When people think about food in Ulysses the first thing that comes to mind is always Leopold Bloom’s craving for “a mutton kidney at Buckley’s. Fried with butter, a shake of pepper. Better yet a pork kidney at Duglacz’s.” His hankering for a kidney with butter and pepper presents itself over and over again throughout the novel, but there is also (much to my relief) a plethora of other food in the novel.  In the chapter “The Lestrygonians,” a hungry Bloom wanders in search of lunch, considering roast beef, cabbage, oysters, seedcakes, hundred-year-old eggs,  caviar, sardines, crisp onions, truffles and cheese sandwiches.

In Greek mythology the Lestrygonians (or Laestrygonians) are a tribe of cannibalistic giants. In Homer’s Odyssey they eat many of Odysseus’ men and destroy twelve of his ships. This grotesque image hangs in the background of this chapter of Ulysses, as Bloom ponders how disgusting people often look in the act of devouring food. It is my favorite chapter in the novel, and one that I used to think of often when, exhausted and covered in oven burns, I would watch the hungover masses at brunch shoveling my lovingly-prepared biscuits too quickly into their mouths.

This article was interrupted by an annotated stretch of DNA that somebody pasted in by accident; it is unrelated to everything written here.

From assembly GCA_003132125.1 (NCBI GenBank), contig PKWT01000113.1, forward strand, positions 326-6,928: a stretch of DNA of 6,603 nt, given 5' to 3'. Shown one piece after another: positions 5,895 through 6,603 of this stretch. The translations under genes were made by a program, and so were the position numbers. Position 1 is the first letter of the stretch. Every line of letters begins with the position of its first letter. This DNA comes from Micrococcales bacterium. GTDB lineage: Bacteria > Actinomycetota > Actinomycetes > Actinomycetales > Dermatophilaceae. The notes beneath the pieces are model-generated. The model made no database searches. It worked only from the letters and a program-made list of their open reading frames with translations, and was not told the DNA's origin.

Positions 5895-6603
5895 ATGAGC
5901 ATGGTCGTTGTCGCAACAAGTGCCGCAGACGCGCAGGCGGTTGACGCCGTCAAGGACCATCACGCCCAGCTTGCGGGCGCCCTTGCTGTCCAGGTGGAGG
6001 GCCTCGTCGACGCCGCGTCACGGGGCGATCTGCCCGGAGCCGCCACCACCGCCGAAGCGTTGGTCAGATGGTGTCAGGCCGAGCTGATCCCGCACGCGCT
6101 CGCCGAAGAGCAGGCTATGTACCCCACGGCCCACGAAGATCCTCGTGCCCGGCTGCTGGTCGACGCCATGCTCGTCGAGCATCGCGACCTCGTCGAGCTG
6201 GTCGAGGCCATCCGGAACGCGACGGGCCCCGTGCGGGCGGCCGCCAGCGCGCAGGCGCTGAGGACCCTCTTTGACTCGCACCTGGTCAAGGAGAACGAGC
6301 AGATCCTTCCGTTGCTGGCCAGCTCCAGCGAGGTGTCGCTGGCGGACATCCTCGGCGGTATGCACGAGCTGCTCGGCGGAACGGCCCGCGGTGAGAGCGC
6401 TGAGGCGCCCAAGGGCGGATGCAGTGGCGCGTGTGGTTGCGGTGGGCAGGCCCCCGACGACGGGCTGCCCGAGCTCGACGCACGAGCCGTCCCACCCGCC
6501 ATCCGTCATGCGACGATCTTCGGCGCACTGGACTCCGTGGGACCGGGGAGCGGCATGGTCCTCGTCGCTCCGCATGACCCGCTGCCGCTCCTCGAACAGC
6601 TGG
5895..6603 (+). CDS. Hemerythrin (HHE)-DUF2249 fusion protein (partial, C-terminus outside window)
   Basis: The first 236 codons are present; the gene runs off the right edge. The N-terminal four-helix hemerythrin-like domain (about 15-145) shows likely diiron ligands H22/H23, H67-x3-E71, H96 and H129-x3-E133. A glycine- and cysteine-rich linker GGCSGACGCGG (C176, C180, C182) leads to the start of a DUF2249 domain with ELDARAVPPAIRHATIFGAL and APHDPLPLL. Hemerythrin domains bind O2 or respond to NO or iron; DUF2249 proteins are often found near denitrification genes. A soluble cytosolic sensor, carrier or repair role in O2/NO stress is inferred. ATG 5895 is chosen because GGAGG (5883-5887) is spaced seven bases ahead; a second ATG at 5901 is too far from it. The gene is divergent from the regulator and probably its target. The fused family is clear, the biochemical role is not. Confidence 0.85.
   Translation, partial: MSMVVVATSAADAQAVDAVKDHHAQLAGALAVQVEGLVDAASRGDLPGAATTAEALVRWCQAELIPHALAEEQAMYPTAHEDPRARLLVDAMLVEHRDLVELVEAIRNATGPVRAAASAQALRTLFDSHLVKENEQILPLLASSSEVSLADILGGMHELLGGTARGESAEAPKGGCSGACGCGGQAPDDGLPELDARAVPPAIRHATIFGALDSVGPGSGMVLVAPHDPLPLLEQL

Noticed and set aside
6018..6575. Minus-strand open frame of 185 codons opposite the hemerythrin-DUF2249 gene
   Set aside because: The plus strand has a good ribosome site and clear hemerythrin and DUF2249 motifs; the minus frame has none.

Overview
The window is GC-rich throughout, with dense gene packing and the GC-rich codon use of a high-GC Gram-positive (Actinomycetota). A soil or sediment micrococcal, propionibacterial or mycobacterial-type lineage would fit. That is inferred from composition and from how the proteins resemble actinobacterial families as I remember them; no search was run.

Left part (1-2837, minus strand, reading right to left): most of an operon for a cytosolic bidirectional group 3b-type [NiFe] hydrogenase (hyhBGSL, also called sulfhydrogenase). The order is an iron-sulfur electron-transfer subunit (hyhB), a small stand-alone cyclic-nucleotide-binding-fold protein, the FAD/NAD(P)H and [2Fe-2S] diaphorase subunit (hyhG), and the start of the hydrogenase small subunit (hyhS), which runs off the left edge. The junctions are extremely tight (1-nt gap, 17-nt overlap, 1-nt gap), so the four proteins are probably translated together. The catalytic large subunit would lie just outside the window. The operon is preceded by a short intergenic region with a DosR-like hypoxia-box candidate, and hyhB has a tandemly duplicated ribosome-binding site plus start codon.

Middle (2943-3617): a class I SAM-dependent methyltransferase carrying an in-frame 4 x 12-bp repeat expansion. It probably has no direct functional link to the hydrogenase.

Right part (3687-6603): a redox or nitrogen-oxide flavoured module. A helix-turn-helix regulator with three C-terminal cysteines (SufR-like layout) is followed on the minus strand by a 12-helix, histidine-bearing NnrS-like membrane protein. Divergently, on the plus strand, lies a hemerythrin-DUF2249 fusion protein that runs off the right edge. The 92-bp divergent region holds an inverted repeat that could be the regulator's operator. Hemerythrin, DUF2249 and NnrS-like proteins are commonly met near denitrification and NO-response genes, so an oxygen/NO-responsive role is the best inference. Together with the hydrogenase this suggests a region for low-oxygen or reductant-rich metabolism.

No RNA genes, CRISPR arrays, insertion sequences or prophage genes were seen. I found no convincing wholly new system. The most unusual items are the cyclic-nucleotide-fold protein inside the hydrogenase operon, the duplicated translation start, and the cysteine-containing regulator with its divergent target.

Leopold Bloom isn’t the only character in Ulysses who worries about how grotesque the act of eating can be, Gerty Macdowell also mentions her fear of how unappealing she might appear while eating in the chapter “Nausicaa.” Gerty fantasizes about what a fantastic housewife she will someday make, imagining the praise she will get for her phenomenal cooking–specifically for her flawless rendition of queen Ann’s pudding.

She would care for him with creature comforts too for Gerty was womanly wise and knew that a mere man liked that feeling of hominess. Her griddlecakes done to a goldenbrown hue and queen Ann’s pudding of delightful creaminess had won golden opinions from all because she had a lukcy hand also for lighting a fire, dredge in the fine selfraising flour and always stir in the same directions, then cream the milk and sugar and whisk well the whites of eggs though she didn’t like the eating part when there were many people that made her shy and often she wondered why you couldn’t eat something poetical like violets or roses…

Being from states, I had never heard of queen Ann’s pudding before reading Ulysses. I couldn’t find a recipe for it anywhere but there were lots of recipes for something called “queen of puddings,” which from Joyce’s description sounds like it is essentially the same thing. Queen of puddings is a classic British dessert consisting of a bread pudding topped with either jam or fruit compote and covered in a chewy, toasted meringue. It is absolutely delicious–much better than a kidney prepared any which way.